The more I work with people using energy systems, the more I realize that one way into our experience is manipulating our “work” load. As we work on pushing up against our anaerobic threshold we can learn to expand our arousal level and increase our ability to self regulate.
This is the model I orient my psychology work from. Blending my two careers into one has taught me that the body and mind are not separate and that I can address experience through both to help heal dysfunctional physical or psychological patterns.
Hello, I am Dr Stacy Reuille-Dupont. I was an exercise scientist who turned into a clinical psychologist when I realized being healthy was about more than working out. Now I study how your body is changed by thought and emotion and how thought and emotion impact our physical systems. Here are some of the ways mental and physical health impact each other and 3 ways you can use exercise to optimize your health.
For example your heart has its own electricalsystem1 that keeps it beating in rhythm, we strengthen it through cardiovascular exercise. This is things like running, biking, swimming, walking, anything you do with your big muscle groups for a period of time that makes your heart beat faster and breath rate go up.
Equipment like treadmills, recumbent bikes, and elliptical machines are used to help people raise their heart rates indoors and get an effective cardiovascular workout done on limited time.
When we workout doing cardiovascular exercise we help our mood too. Our serotonin 2 endorphins, domaine, oxytocin, acetylcholine, all increase. These are the feel good hormones in our bodies. Doing just 2 – 30 minutes aerobic exercise sessions per week for at least 7 weeks is as good as taking a Selective Serotonin Re-uptake Inhibitor (SSRI) anti-depressant medication for depression3.
These feel good hormones do more than just make us feel good, they also regulate other processes in our bodies and decrease inflammation throughout our physical system. This is important because inflammation 4 wreaks havoc on our tissues. It creates brain fog, digestive issues, joint pains, weight gain and makes us feel more stressed out.
When we feel stressed out everything is harder. It’s harder to learn, our relationships are more difficult, often because we are more irritated, it is harder to relax, and harder to get excited about doing fun things, which is exactly what we need to do if we are going to feel better. So it’s a double whammy of struggle.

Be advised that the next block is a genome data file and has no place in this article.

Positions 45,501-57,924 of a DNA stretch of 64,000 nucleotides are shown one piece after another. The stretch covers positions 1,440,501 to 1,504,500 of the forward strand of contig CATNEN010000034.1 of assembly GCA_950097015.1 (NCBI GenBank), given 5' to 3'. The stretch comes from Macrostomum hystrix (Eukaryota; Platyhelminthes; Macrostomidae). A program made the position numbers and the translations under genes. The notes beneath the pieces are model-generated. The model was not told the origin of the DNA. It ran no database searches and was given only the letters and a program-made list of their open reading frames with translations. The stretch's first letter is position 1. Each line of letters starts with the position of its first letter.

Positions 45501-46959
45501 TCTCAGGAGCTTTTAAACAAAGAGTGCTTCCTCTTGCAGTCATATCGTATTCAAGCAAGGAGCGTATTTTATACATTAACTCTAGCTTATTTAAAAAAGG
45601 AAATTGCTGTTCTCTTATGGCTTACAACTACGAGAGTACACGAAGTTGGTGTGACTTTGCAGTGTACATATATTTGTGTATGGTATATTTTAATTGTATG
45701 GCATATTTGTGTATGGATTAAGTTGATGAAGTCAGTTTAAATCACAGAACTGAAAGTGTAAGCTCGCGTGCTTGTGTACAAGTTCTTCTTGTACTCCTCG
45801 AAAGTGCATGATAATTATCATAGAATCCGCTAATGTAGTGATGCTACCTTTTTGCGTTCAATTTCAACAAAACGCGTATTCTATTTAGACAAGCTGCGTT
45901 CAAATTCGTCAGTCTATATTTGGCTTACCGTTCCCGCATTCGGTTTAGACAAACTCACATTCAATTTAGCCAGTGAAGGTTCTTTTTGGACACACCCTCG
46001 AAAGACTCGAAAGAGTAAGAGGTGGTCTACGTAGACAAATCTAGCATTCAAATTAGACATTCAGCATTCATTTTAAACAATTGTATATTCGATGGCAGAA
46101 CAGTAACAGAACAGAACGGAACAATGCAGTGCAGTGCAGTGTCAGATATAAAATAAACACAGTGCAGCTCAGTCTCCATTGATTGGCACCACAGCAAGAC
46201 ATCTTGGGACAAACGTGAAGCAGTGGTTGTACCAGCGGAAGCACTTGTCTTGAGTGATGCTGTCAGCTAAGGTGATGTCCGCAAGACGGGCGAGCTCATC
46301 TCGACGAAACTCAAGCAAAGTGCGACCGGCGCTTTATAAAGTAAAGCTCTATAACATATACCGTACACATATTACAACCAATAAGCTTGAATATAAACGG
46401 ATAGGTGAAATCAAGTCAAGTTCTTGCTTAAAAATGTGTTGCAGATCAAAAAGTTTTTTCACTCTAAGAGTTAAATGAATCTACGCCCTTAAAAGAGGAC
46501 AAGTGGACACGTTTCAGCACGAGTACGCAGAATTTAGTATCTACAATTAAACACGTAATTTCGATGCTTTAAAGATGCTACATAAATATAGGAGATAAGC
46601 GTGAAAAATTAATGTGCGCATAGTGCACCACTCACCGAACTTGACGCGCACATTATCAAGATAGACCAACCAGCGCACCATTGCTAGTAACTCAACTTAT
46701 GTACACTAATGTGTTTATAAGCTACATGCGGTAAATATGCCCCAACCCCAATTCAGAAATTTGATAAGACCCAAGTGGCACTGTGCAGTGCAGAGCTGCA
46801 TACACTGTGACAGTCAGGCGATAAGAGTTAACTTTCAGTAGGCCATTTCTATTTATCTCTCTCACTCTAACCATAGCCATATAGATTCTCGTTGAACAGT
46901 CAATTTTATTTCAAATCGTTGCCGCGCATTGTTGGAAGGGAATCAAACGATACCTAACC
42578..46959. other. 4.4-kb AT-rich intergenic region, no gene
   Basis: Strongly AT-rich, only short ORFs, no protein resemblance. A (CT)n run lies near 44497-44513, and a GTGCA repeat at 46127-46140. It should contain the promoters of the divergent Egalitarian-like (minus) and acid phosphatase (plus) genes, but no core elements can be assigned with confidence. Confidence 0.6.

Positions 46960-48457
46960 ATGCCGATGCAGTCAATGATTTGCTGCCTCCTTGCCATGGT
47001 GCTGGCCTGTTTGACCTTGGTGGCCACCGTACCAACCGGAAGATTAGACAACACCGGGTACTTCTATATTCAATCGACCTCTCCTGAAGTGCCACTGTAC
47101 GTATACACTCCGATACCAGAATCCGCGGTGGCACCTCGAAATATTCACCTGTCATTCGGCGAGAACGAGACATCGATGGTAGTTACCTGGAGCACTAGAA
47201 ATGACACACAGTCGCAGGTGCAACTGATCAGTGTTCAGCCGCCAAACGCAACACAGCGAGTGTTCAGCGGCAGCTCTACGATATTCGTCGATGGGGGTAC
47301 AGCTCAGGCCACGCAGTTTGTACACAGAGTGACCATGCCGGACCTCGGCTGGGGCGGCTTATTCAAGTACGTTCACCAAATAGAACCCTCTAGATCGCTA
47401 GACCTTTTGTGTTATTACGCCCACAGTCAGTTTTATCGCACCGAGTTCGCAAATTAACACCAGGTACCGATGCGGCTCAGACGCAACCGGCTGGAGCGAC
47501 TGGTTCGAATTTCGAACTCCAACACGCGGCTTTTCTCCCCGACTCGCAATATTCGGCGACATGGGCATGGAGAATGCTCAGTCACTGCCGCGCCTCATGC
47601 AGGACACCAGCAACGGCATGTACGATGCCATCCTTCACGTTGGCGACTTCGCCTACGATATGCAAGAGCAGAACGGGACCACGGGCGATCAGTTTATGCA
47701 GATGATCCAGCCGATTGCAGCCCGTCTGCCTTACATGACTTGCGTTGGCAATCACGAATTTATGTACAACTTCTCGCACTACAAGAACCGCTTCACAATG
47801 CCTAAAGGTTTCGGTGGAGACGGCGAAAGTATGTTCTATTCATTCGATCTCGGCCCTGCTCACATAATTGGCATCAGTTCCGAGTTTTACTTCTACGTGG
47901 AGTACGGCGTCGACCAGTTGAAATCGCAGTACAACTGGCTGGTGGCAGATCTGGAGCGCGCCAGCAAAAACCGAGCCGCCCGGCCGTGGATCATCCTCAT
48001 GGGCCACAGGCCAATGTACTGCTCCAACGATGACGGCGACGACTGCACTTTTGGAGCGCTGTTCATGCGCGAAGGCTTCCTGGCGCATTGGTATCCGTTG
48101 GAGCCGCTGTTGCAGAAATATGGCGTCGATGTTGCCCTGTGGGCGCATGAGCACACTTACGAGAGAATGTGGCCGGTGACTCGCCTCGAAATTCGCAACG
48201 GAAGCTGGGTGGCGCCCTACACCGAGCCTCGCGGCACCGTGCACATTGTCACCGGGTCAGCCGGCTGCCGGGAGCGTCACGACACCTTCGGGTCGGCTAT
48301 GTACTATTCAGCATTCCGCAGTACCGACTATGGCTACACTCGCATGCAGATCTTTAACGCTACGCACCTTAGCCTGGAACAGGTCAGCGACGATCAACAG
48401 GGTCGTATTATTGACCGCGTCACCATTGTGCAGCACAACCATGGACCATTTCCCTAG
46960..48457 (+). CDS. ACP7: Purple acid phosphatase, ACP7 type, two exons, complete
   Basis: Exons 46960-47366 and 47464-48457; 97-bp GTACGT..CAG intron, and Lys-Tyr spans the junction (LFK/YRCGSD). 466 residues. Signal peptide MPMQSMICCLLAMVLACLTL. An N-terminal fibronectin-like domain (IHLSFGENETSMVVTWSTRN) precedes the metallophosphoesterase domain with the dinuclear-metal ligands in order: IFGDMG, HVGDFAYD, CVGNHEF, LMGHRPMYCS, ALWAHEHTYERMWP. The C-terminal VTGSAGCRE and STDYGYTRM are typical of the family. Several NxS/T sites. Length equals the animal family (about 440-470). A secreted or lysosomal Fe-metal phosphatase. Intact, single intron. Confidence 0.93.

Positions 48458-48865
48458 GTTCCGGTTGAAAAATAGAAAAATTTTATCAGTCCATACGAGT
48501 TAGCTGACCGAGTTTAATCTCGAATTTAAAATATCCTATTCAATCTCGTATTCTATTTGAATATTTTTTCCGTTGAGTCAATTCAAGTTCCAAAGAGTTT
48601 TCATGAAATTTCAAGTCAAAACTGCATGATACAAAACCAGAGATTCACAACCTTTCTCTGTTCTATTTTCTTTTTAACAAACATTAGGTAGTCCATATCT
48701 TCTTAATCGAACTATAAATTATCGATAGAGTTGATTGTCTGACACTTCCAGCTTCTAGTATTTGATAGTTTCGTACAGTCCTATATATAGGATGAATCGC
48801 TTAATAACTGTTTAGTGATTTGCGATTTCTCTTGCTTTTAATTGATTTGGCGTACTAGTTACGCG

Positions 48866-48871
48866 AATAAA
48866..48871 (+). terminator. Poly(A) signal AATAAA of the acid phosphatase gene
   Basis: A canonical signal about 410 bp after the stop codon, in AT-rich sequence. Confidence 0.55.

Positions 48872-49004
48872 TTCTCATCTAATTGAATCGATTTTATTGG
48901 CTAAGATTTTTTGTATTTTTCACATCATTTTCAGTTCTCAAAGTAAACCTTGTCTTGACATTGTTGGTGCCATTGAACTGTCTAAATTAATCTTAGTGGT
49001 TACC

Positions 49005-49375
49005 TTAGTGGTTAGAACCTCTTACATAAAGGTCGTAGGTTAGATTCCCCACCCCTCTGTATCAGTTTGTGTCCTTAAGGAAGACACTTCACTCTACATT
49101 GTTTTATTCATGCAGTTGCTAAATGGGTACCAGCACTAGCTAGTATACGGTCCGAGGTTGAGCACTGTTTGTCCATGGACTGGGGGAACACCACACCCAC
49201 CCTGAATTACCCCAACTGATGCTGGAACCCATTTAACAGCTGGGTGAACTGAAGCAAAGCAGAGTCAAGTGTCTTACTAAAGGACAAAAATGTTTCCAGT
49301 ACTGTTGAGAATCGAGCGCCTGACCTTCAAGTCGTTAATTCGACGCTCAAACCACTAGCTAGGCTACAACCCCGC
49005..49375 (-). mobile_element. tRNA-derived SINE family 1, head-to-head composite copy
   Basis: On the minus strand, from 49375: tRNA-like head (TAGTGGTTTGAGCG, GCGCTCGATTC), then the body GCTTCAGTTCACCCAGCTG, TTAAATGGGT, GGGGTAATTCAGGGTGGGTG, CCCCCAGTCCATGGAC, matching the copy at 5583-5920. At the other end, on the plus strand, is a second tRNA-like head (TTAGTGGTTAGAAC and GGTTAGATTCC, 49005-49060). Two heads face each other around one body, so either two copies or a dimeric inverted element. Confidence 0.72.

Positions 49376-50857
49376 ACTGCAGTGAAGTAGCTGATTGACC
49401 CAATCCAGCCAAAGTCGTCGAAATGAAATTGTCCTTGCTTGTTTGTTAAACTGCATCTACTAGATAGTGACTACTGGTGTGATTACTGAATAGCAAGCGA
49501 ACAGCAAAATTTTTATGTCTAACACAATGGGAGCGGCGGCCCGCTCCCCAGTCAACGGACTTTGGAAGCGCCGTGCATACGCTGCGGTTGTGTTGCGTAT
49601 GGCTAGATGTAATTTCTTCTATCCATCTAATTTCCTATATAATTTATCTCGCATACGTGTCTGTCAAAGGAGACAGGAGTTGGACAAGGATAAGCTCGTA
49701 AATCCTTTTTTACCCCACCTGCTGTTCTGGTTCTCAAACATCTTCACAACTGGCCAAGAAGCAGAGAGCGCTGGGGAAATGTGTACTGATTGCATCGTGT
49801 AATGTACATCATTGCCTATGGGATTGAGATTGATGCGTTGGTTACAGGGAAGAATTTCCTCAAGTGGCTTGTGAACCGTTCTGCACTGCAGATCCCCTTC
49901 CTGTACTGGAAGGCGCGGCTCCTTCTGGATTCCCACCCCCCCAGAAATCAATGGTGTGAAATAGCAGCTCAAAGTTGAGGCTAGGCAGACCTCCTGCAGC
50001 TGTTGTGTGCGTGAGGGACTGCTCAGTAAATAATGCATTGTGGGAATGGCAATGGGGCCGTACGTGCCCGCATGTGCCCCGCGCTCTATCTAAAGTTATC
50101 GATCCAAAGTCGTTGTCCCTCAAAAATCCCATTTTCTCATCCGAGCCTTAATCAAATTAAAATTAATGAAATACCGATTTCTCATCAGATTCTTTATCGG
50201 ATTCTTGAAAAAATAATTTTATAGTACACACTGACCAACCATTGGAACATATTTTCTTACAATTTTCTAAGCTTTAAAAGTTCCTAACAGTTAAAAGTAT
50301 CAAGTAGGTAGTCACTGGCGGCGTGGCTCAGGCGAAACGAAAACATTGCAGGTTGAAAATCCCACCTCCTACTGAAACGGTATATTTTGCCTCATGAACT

When we feel stress we are feeling the increases of chemicals in our endocrine system. Specifically through what’s called the HPA-axis, this is our hypothalamus, pituitary, and adrenal glands. They work together to shift us into high gear and stay alive through a threat. However if we don’t move those chemicals out of our system they keep us inflamed and don’t help our tissues relax. And our body mind can’t tell if the threat is really happening to us or just something we saw on TV or in our video game5. We feel it in our physical system and then we respond as though it is happening to us even if we are just watching it or playing a game.
Exercise is also considered a stressor and it works with the HPA-axis 6 too, but it gives us a mechanism to metabolize and use up those chemicals as our muscles, heart, lungs, and bones are working to move faster, lift heavy things, and challenge our fitness levels. So when we move our bodies and challenge ourselves we are building a stronger physical and mental system that works together 7.
Another big way exercise helps us is through our breathing. When we workout we breathe harder. Our lungs are one of four organs that help us get toxins out of our bodies. Exhaling even helps us lose weight8.
Breathing is directly tied to our nervous system. When we breathe in we impact our sympathetic system, this is our high energy creative doing and fight/flight side of our nervous system. As we breathe out we impact our parasympathetic nervous system side9. This is our rest, digest, stay, and play, creative inspiration, feel good side. We want to be here more. This is where we feel safe and connected to people around us and something larger than ourselves. This tells our brains we are ok and the world is ok. We don’t have to be afraid. We have help and support when we need it. All humans need these feelings. When we are here our bodies and minds work better.